Crackers in Eden, that’s the kind of talk that works those crazy anti-science Christianity rapers into a lather. Dammit, say these incompetent interpreters of the word of God, no cheese, no wine, and no crackers! Cheese? Wine? There was no fermentation, no aging, before the disobedience of Adam. (But wouldn’t that have meant no bacteria? Yet God created all organisms at one time in the form we see them now. So which is it? God waiting to create bacteria? Or evolution? Those are your choices.) And certainly not crackers! That would have required work on the part of humans, and work also did not precede the fall. Well, when did we get crackers? During the Exodus from Egypt, of course. No wonder we celebrate the Exodus. Crackers rock!

The Truth: In the reality-based community, it is well-known that crackers were first baked on December 18, 200,000,004 BCE. By cave elves.


The whalers’ day off.

Scrimshaw is the traditional whalers’ labor day, falling on the third Monday in June, so the bloodthirsty mariners got a three-day weekend. What was there to do during this long weekend but sit around and scratch oneself and maritime designs in pieces of whale bone? Hence the term “scrimshaw” came to refer to the artifacts created by such scratching: scenes of schooners plying the South Pacific whale fisheries, as well as the small scabs created by scratching oneself with filthy fingernails. This is where we get the phrase: “Don’t just sit there pickin’ yer scrimshaws!”

How it is celebrated today: I’d rather not discuss that.

August 20, Feats of Descension

Also known as the Downstairs March of the Slinkies. All this week, the coiled extrusion with the trademarked name Slinky will parade in its legions down the great, near-great, infamous and anonymous stairways of the world. Ubiquitous will be the applause and curses and sighing and bending over as the toys at times accomplish but often fail to complete their descents and have to be started again with that special technique that requires only moments to learn but a lifetime to master.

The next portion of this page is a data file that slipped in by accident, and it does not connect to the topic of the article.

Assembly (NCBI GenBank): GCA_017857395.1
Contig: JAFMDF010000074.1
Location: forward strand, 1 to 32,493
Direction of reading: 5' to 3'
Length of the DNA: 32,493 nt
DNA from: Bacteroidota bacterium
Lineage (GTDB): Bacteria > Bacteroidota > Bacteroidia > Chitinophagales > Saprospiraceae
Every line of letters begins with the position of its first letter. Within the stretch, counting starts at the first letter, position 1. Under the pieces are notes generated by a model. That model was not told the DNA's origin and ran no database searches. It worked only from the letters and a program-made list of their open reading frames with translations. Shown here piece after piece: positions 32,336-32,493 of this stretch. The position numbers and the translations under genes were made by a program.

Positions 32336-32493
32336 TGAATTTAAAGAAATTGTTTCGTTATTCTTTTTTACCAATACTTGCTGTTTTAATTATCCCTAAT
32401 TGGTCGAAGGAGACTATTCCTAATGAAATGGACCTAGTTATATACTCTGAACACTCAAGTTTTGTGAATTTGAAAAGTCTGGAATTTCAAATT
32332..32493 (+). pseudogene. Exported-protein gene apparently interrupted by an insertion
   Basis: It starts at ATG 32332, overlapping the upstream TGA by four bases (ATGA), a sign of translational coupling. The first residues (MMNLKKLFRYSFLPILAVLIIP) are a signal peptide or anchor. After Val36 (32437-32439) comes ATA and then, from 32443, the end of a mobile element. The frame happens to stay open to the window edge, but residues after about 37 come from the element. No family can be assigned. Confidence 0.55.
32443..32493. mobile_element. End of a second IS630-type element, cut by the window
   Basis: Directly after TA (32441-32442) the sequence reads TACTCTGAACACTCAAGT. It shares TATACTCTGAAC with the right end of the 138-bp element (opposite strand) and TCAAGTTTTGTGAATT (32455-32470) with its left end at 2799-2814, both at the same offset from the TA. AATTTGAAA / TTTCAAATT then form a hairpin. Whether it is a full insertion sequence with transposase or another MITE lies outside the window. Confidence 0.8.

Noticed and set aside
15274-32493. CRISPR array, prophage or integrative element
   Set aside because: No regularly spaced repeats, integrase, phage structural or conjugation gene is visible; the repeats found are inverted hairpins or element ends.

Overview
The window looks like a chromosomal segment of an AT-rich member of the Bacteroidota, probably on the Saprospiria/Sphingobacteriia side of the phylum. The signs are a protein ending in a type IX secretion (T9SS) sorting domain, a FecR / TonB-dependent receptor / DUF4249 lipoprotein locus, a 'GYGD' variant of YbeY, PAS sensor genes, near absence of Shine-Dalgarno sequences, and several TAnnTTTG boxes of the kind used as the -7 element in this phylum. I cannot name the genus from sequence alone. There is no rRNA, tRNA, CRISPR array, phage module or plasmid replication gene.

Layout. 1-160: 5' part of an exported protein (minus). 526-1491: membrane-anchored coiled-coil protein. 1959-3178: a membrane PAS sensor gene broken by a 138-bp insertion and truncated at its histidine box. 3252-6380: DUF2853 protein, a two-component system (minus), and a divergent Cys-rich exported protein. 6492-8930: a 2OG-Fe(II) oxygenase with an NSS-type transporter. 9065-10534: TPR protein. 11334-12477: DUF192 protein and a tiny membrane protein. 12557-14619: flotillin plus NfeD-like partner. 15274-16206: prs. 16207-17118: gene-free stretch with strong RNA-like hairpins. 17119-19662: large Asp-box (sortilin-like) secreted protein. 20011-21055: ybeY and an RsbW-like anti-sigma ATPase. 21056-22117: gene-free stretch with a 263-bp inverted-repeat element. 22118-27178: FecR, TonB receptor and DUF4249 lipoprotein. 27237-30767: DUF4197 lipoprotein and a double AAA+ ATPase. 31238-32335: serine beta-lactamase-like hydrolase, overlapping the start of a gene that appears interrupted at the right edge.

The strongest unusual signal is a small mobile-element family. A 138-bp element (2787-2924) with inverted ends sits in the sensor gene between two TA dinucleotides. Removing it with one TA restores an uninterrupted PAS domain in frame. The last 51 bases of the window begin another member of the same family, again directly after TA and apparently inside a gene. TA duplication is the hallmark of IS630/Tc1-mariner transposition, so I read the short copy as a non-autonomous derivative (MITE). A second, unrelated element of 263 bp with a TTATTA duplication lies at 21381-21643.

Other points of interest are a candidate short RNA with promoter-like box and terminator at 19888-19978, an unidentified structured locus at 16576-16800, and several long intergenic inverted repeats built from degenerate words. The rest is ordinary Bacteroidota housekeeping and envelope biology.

It’s said that the Slinkies are re-enacting Lucifer’s fall. It’s also rumored that there really is no such holiday. Well, dammit, there should be.

Almanac: The magnetic field of the Earth will switch polarity this winter, causing some confusion for a little while.

February 12, Straw Day

Drink through a straw, ask for a straw, wear a straw hat, sit on a bail of straw, blow your straw paper across the restaurant, see “Straw Dogs,” attack a straw man, eat strawberries and strawberry-related products, talk about Jack Straw the English politician. That’s what those who celebrate Straw Day do.

» On this day, this year, it was decided just now by me that it would be Straw Day today.

February 6-10, Bas Relief

The details of the background of Bas Relief emerge as a superficially articulated topography. Not very deep in the past, in the Low Countries, a lumpy array of slightly depressed figures, seeking to raise their groove after having been leveled by ups and downs, adumbrated the contours of these not-very-high holy days.

» Beginning on the first Hump Day in February, Bas Relief is a time for shallow reflection and illusionistic foreshortening of perspective, when dimensionality and well-roundedness are flatly squashed.

A Word to the Wise: Up yours!

July 25, Medicine Day